Sydney and Melbourne can expect summer days when the mercury climbs to 50 degrees within a couple of decades if greenhouse gas emissions continue to rise, new research has found.
The study, led by Sophie Lewis at the Australian National University, analysed new models being prepared for the Intergovernmental Panel on Climate Change (IPCC) to examine the difference between a 1.5- and 2-degree warming limit compared with pre-industrial times.
At the upper end of the range – which would amount to a 1.1-degree rise from current global warming levels – NSW's record extremes would increase 3.8 degrees compared with existing records. Those in Victoria would rise by 2.3 degrees, the simulations showed.
For Sydney and Melbourne, populations could swelter in 50-degree weather even if the 2-degree global warming limit agreed in the 2015 Paris accord were achieved, according to the research co-authored by Andrew King from Melbourne University and published Wednesday in Geophysical Research Letters.
The current records for the two cities are 45.8 degrees for Sydney, set on January 18, 2013, and 46.4 degrees for Melbourne on Black Saturday, 7 February, 2009. Such hot days increase the risks of bushfires.
"If we warm average temperatures, we shift the whole distribution of temperatures, and we see a really large percentage increase in the extremes," Dr Lewis told Fairfax Media.
"What seems like a small increase in average temperatures, say 1 degree, can lead to a two- or three-fold acceleration in the severity of the extremes."
Temperature records are being broken frequently in Australia, with hot records 12 times more likely to be set than cold ones since 2000, Drs Lewis and King reported in a 2015 paper.
A heatwave last month smashed many records across eastern Australia with more than half the NSW stations with more than 20 years of data registering their hottest September day, the Bureau of Meteorology said.
Under a high carbon emissions scenario, 50-degree days could arrive "as early as the 2040s", Dr Lewis said, adding that even with a concerted reduction in pollution, those temperatures could be reached by about 2060.
Dr King said hospitals, electricity systems and infrastructure would all struggle during such heat spikes.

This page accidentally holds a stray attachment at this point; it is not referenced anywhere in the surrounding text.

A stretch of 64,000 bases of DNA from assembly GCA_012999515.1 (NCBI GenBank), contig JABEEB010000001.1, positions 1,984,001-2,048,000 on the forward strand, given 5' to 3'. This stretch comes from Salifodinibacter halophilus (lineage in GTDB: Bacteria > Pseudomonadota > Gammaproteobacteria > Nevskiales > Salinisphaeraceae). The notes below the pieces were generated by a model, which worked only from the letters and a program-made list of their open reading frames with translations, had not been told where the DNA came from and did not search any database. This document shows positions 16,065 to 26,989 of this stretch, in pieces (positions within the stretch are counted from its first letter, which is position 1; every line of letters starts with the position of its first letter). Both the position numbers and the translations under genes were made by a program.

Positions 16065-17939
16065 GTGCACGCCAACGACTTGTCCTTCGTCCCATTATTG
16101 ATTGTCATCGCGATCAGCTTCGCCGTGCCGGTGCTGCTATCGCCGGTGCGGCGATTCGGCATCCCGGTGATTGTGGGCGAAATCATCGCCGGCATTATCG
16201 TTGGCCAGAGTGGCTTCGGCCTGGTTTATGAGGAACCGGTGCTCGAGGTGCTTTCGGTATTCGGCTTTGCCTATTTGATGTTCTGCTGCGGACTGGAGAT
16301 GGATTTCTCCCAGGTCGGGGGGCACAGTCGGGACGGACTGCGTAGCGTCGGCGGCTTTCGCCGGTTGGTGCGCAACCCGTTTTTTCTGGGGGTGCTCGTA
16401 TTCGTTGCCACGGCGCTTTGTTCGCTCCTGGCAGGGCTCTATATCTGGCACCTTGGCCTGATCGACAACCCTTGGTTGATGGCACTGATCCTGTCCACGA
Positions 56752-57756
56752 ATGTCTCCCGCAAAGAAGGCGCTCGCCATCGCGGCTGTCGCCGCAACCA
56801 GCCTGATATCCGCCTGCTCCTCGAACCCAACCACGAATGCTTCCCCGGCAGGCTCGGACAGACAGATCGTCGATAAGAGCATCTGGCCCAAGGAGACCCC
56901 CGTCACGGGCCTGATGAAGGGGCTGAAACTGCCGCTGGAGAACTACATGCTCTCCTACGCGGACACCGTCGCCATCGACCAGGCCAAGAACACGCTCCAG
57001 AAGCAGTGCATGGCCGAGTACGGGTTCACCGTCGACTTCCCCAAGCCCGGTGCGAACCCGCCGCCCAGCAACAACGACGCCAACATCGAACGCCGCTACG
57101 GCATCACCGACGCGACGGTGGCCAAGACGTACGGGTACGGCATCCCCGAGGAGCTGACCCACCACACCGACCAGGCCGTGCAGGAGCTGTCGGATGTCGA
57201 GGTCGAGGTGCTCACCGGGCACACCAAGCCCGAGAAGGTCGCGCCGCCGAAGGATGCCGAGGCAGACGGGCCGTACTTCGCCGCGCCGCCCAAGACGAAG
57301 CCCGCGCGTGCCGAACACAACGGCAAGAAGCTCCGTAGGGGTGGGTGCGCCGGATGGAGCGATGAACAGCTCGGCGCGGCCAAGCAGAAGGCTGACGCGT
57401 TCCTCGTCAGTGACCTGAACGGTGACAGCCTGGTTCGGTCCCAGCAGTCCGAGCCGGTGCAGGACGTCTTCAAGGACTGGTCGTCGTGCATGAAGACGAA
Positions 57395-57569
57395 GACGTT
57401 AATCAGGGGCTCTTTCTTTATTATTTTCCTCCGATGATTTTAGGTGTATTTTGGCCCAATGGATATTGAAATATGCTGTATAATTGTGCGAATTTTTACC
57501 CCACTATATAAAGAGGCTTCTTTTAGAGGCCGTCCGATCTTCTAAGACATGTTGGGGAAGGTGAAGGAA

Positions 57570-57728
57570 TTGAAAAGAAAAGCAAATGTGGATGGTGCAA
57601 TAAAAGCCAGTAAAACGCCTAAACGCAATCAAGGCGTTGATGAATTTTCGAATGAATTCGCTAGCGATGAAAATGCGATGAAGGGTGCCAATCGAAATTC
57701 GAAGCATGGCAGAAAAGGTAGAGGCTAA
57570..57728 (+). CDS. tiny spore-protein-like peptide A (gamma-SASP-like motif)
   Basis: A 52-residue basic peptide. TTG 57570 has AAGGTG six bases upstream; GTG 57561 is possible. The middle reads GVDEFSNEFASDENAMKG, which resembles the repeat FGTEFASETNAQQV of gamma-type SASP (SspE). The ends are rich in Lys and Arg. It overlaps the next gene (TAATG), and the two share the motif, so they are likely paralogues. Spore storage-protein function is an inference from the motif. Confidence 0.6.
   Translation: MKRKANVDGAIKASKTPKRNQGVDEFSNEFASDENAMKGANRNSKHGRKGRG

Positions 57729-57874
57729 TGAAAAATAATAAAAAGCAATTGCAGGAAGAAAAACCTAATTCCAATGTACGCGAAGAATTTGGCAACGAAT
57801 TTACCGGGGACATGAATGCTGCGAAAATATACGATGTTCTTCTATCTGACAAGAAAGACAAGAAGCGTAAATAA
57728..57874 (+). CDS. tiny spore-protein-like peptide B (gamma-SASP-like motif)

"For summer heat extremes in the future, there probably aren't any winners," Dr King said.
Reefs at risk
Along with other Australian regions which could see 50-degree days, the researchers also examined the temperature increases in the Coral Sea.
Even with less variability than land, oceans are also seeing significant warming. For temperature-sensitive coral reefs, the past few years of ocean heatwaves has triggered mass bleaching including on the Great Barrier Reef.
The researchers estimated autumn extremes of 0.3-0.8 degrees above the devastating 2016 record in the Coral Sea with the lower target of the Paris accord. At the 2 degrees warming goal, the Coral Sea will warm 0.6-1.2 degrees above the 2016 extreme.
Dr Lewis said the recent bleaching had "really smashed the reef", killing as much as half the Great Barrier Reef corals.
"If that's occurring now and we have additional warming on top of that - which will lead to an increase in seasonal temperatures - then that's a real worry for whether we'll have a reef at all, she said.
Dr King was also a co-author of a separate paper out recently in Environmental Research Letters that examined the impact on Europe if global temperatures reached that 2-degree upper limit agreed at Paris.
The paper found a heatwave of the scale of 2003 which killed 70,000 Europeans rapidly becomes more likely as the planet warms.
"What is startling is the speed of the change," Dr King said. "At 2 degrees, events like the 2003 heatwave could become so commonplace that they occur every second year."
While trends in regional seasonal rainfall levels are less clear, a warming world is likely to make single-day extreme rainfall events more likely. In Britain's case, a repeat of the July 2007 severe flooding would be 70 per cent more likely at 2-degrees warming compared with current conditions, he said.
Heatwaves by degrees
In a third recent paper by Australian-based researchers, published last week in Scientific Reports, Sarah Perkins-Kirkpatrick found the number of additional heatwave days will rise significantly depending on whether global warming is contained to 1.5 or 2 degrees, or beyond.
The research indicated heatwave days – based on a sequence of at least three consecutive days in the warmest 10 per cent for that date – will jump by an extra 14.8-28.2 per year for each degree of warming.
The heatwaves themselves will be 3.4-17.5 days longer per degree of global warming, with peak intensity of 1.2 to 1.9 degrees.
In the worst affected regions, such as parts of the tropics, summers will become a season-long heatwave, with large impacts on human health, productivity and ecosystems – even if warming can be kept to a global average of 2 degrees.
Dr Perkins-Kirkpatrick, who is a research fellow at the Climate Change Research Centre at the University of NSW, said some of the biggest increases in heatwaves will occur in poor nations who burn relatively little fossil fuels.
"It makes it really awful," she said. "They haven't done anything to deserve this, but these are the ones who are going to suffer the most."
While rating only "Buckley's chance" of keeping warming to that 1.5-degree lower Paris goal, Dr Perkins-Kirkpatrick said the science indicates emissions to be limited as much as possible.
"The impacts are going to be bad and we're not going to stop it," she said. "But it's never too late to try to change what we're doing."